“Now you can see Nearest from Jack,” Weaver says with a smile.
Final resting place
Weaver isn’t finished spreading Green’s story just yet. There is the whiskey, a pending book, maybe a movie, and next up, a soon-to-be-built distillery in Shelbyville.
The Nearest Green Distillery will stand on the 270-acre Sand Creek Farms, a historic Tennessee walking horse farm and event center. In time, they plan a 3,500-barrel rickhouse, a gift shop and a tasting room.
The 600-seat show arena on the site will be reimagined and double as a private concert venue.
When Weaver talks about the next stage, making her way through the barns and petting the elegant walking horses that will remain on the property, she glows.
Then, standing in the performance ring of the show barn, Weaver reflects on all that has happened in the last two years.
She recalls that fearful experience when she and her husband first arrived — the panic that she might be buried alive — and she laughs.
It was the middle of their second long day of research. The Weavers were getting dinner at a local barbecue restaurant and making conversation with the owner, Chuck Baker.
Muscular and bald, Baker had an intimidating build but a friendly presence. Knowing they were new to town, he invited the couple for drinks after he finished work.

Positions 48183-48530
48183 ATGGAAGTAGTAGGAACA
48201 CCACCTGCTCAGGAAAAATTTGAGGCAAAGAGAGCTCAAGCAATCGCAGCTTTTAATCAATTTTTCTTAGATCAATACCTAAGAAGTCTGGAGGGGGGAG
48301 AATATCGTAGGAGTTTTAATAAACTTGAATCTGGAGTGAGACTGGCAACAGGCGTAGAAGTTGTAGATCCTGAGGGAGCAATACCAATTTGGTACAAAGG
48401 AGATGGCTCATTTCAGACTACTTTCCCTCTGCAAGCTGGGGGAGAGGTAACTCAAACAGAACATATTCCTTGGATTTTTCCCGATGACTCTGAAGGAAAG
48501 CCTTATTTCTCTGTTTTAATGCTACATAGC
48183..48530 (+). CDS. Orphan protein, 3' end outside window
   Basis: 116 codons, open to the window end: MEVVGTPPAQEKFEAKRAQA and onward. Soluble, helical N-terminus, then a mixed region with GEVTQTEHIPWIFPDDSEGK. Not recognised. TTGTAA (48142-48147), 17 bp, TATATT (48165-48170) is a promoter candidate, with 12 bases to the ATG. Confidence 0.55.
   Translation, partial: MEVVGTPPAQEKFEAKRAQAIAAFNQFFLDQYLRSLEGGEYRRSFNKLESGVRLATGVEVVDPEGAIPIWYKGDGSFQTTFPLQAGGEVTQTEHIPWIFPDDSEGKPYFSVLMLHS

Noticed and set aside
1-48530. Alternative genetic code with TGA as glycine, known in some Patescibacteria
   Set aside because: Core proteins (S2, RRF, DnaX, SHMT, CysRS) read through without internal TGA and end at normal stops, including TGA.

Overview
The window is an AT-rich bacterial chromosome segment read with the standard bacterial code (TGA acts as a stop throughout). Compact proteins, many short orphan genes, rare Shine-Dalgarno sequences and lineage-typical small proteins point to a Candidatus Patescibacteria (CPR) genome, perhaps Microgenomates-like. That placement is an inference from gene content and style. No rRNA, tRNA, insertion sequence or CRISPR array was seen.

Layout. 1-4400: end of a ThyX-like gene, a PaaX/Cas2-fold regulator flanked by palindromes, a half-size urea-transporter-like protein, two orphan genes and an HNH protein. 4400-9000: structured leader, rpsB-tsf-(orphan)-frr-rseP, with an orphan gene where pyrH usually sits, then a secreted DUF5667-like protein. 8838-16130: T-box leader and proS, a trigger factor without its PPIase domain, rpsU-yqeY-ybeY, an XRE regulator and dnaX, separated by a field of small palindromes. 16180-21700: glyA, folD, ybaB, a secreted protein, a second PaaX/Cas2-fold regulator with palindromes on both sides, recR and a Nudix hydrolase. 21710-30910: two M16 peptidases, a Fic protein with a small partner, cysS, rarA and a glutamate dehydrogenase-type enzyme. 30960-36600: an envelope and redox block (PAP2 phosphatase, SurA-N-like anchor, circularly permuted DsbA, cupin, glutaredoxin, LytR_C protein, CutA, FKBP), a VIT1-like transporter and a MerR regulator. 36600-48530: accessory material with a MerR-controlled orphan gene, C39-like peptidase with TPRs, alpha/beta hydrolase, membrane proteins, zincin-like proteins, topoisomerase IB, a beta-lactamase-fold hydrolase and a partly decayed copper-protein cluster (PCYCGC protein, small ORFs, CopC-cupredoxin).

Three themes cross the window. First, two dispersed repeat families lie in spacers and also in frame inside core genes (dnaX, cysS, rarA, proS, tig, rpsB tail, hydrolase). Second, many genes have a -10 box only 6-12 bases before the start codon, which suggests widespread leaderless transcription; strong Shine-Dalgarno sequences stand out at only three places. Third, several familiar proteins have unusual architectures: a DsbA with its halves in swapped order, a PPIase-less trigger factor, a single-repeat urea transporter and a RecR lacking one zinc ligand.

Keith Weaver was cautious, but Fawn saw it as a research opportunity.
Being from L.A., they expected to meet Baker at a bar or another spot in town. Instead, they found themselves following Baker’s truck down unfamiliar Tennessee back roads behind the distillery as the sun set.
Twenty minutes later they were pulling down a long dirt road driveway to Baker’s house. After hanging out on his front porch with some beers, Baker said, “Hey, I want to show you something.”
He went out back, to a place beyond the house lights, and stopped in front of a freshly dug pit. That’s when terror truly set in.
“For the first time in my life, I was certain I was going to die,” Weaver says. “This was my final resting place.”
But, as Weaver would uncover many more times in the next two years, the situation was not as it seemed.
Baker had dug the pit for a photo shoot of his pigs, which were featured in the Jack Daniel’s Tennessee Squire calendar.
“A photographer had climbed into the pit and taken pictures of the pigs looking down over the side,” Weaver says with a boisterous laugh.
Baker is now one of the couple’s closest friends in Lynchburg.
As Weaver has learned, people can often surprise — in positive ways.
Jack Daniel’s certainly has.
“We have the enormous responsibility of raising up one legend without harming the legacy of another,” Weaver says. “Because I have no doubt if Nearest was here he would be raising a glass to Jack and Jack would be raising a glass to Nearest.”
Reach Jessica Bliss at firstname.lastname@example.org or 615-259-8253 and on Twitter @jlbliss.